Cameron’s difficulties with girls tell us something about the state of the nation. We have become more relaxed about moral questions in general: one only has to consider what public figures get away with in private life. I recently heard a leading Tory politician compare Boris Johnson, the Mayor of London, to Lord Palmerston, the Victorian Prime Minister of whom Disraeli supposedly said: “He is now 70. If he could prove evidence of his potency in his electoral address he’d sweep the country.” Though polls suggest that Labour is 20 points ahead in London, Boris is quite likely to sweep the capital next year. He has become a fixture in British comedy, replacing his bitter rival Ken Livingstone, who has lost his “cheeky chappy” persona. Yet it is a mistake to assume that anything goes, or that people are less inclined to make harsh judgments about perceived moral failings in public life. David Laws and Liam Fox resigned for such reasons. As I write, the fate of one Cabinet minister (Chris Huhne) hangs in the balance. What determines their fates is, in part, the question of whether they can be trusted to behave as gentlemen, in the eyes of their peers and the public. 

How, though, do we judge whether politicians have fallen below acceptable standards of conduct when we no longer agree on what is reasonable to expect? Can reason provide objective criteria by which to judge political, or indeed any human conduct? Back in 1948, two great philosophers, Michael Oakeshott and Karl Popper, exchanged letters on this subject; they may be read in the online archives of the Hoover Institution. Oakeshott’s big idea was the pernicious impact of rationalism in politics: “You see, I don’t believe that reason is the only bond which unites men, not because men are unreasonable sometimes, but because there is something else much stronger that unites them, e.g. a common civilisation (where it exists), common habits of behaviours (where they exist) — neither of which are rational, dependent upon argument or common to all men. There is nothing, I think, common to all men.” Popper agreed with Oakeshott’s critique, as far as it went: “You have criticised ‘rationalism’. But have you tried to see the needs, desires, hopes, etc. to which it answers, in proper perspective?” Oakeshott is an industry in the US, but I doubt that many of the Cabinet have read him.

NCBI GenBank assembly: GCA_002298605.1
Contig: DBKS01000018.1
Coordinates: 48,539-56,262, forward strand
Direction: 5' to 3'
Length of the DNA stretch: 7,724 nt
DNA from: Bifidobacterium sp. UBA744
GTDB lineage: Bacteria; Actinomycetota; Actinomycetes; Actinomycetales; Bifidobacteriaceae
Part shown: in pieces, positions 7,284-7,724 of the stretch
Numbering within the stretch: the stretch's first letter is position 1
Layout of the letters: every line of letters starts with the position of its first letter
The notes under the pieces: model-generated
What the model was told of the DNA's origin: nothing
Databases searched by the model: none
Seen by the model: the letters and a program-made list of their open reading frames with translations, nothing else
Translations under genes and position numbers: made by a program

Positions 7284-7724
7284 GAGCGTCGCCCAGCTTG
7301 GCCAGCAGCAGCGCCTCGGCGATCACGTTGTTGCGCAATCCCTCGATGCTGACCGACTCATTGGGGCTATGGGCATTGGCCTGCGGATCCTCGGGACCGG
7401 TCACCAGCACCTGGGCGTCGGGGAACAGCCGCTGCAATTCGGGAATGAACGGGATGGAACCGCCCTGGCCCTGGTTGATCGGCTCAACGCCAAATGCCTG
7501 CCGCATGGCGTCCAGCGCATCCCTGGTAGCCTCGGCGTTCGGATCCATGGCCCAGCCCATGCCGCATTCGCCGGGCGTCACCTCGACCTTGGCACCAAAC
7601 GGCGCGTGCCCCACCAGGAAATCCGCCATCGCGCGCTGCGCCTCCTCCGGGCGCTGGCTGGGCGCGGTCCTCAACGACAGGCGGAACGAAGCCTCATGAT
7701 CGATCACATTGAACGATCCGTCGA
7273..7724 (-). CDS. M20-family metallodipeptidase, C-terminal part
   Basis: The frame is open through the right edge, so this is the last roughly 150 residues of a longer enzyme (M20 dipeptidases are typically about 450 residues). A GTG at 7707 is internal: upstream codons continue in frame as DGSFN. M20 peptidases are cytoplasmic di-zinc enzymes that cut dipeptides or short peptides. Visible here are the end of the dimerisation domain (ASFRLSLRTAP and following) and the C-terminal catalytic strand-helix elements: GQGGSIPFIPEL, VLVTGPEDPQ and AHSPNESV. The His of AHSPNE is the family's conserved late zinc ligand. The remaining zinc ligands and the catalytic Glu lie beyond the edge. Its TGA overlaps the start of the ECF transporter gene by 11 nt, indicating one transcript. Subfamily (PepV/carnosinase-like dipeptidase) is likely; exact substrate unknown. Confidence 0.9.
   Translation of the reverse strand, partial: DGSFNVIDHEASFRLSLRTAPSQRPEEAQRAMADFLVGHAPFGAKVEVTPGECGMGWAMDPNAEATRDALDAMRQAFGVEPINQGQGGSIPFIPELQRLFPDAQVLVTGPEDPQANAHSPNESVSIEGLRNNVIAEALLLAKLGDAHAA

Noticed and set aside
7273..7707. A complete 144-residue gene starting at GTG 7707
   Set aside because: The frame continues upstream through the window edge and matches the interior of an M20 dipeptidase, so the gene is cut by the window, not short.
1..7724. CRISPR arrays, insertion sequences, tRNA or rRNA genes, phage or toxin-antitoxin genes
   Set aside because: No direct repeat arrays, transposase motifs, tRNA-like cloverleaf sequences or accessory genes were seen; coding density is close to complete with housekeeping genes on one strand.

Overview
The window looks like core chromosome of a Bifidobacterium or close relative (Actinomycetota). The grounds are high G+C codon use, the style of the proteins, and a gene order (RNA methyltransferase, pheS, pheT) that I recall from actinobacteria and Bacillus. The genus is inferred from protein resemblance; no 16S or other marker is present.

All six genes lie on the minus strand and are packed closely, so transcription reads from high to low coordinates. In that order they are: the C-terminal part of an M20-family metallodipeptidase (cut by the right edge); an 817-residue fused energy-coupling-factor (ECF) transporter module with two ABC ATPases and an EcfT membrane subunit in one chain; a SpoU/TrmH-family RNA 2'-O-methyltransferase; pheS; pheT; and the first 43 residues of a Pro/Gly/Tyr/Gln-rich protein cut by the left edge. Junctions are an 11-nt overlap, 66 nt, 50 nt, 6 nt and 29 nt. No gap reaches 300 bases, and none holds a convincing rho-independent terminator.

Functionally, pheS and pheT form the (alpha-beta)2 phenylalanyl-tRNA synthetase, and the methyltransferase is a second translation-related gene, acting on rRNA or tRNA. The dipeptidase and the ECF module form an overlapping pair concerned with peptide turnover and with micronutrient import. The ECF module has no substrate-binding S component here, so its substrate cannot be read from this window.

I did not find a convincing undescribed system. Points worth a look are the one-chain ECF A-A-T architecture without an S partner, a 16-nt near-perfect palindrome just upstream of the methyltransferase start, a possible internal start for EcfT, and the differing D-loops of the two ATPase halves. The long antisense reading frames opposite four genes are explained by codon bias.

Britain today is a country in whose politics rationalism has run riot for generations, resulting in the atrophy of that “common civilisation” or “common habits of behaviours”. The rule of law has been emptied of meaning because laws are mere instruments for the execution of policy. Morality has been emptied of meaning too, because objective rules deriving from tradition or religion have lost their force. And so we are left with rationalism and not much else. David Cameron is obliged to construct his own code of conduct, which has very little to do with common habits or civilisation, but everything to do with rationalist imperatives: saving the planet, building the Big Society, eliminating inequality and injustice. This is a conception of politics that sees it as a series of problems to be solved. Yet that is not the way conservatives have tended to approach politics. “I should say that no problem in politics is ever solved permanently,” Oakeshott writes to Popper, “and that no problem in politics should ever be allowed to get out of proportion & to exclude the real business of politics — which is to keep the society as a whole, in all its arrangements, coherent and stable as well as progressive.” The Prime Minister is an optimist; he offers leadership: very well. But let him not be tempted by the spirit of Utopia. Let him not be deaf to what Oakeshott called “the voice of poetry in the conversation of mankind”, the accumulated wisdom embodied in ancient institutions: parliament, monarchy, matrimony. Let him listen to the real hopes of the British people: past, present and future. Above all, let David Cameron behave like the gentleman he ought to be, defending the civilisation that has made him who and what he is. “England expects that every man will do his duty,” signalled Nelson at Trafalgar. David Cameron’s task is to tell us what that duty should now be, and to set an example by doing it.